The Word From Up on High

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Apologies for my absence yesterday, I was up in Boston, pretending I know something about politics. Also there: Mark Halperin, late of the Note, who gave a brown bag talk at Harvard’s Institute of Politics about the “problems” present in modern political journalism, as observed by him and from his talks with actual campaign professionals.

Shockingly, “absurdly kowtowing to whoever happens to be in power” was not on the list. He did lay into bloggers, who apparently sometimes “taint” their analysis by “engaging in ad hominem attacks.” Also, the blogs of “mainstream” publications are not up to Halperin-approved journalistic grade. Did you know, for instance, that the “New York Times regularly puts stories on its website that don’t make it into the next day’s paper”? Halperin suggested that this disparity stems from the online stories not living up to the printed edition’s rigorous standards.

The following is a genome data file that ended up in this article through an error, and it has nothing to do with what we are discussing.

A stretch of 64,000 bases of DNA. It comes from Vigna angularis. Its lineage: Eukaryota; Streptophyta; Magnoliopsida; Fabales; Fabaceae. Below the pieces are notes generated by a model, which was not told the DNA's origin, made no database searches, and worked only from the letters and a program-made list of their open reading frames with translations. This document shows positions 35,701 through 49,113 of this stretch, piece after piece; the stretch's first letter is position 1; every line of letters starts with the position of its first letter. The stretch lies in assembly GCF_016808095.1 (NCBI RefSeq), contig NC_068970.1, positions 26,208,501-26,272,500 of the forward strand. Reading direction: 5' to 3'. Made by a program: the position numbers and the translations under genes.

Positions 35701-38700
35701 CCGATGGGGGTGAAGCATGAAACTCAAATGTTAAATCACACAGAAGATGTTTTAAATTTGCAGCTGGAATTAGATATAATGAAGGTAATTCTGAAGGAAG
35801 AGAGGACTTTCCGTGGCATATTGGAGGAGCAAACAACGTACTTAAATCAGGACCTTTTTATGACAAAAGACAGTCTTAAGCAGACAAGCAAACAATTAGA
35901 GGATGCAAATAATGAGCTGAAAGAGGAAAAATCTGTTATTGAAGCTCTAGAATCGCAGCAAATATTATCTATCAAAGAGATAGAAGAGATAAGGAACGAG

Halperin also told the group that the MSM does a disservice to its readers when they ascribe “only political motives” to politicians. He cited coverage of Bush’s border policy as an example, saying “all you hear is that Bush is trying to appeal to Hispanic voters,” rather than, for instance, that Bush does care deeply about border protection as a national security issue. Said Halperin, “I guarantee you most of these politicians take these positions because they believe it’s for the good of the country.”

As for those bloggers, the ones “tainted” by having ideological motives — unlike our patriotic politicians, mind you — Halperin generously allowed that “I don’t mind if people blog — but they should apply high standards of journalism,” and “they should focus on news organizations when they fail to meet the standards of the profession,” i.e., accuracy and objectivity. In fact, he said, “the best solution is for serious consumers of news to write letters to the editor.”

Okay then! To the quills, everyone!

UPDATE: Just to clarify, Halperin and I did not appear at the same event. I doubt if he’d deign to share a dais dias (thanks, moe99) with me, actually. I spoke to a couple of groups of students from the Kennedy School (all very smart and intrigued by Time’s decision to embrace political blogging). As for how the crowd received Halperin’s talk — I was so astonished by his revelations that I didn’t really notice. There were no audible gasps (rather, I don’t think anyone heard me) and there was applause at the end.